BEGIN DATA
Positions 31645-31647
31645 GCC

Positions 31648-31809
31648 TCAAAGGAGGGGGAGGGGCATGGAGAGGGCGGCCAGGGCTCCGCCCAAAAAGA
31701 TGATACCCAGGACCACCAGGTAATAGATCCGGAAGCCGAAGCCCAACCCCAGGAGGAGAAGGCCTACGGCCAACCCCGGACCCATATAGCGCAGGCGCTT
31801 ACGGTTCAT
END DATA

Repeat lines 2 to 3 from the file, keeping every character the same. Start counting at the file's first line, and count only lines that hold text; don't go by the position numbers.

31645 GCC

Positions 31648-31809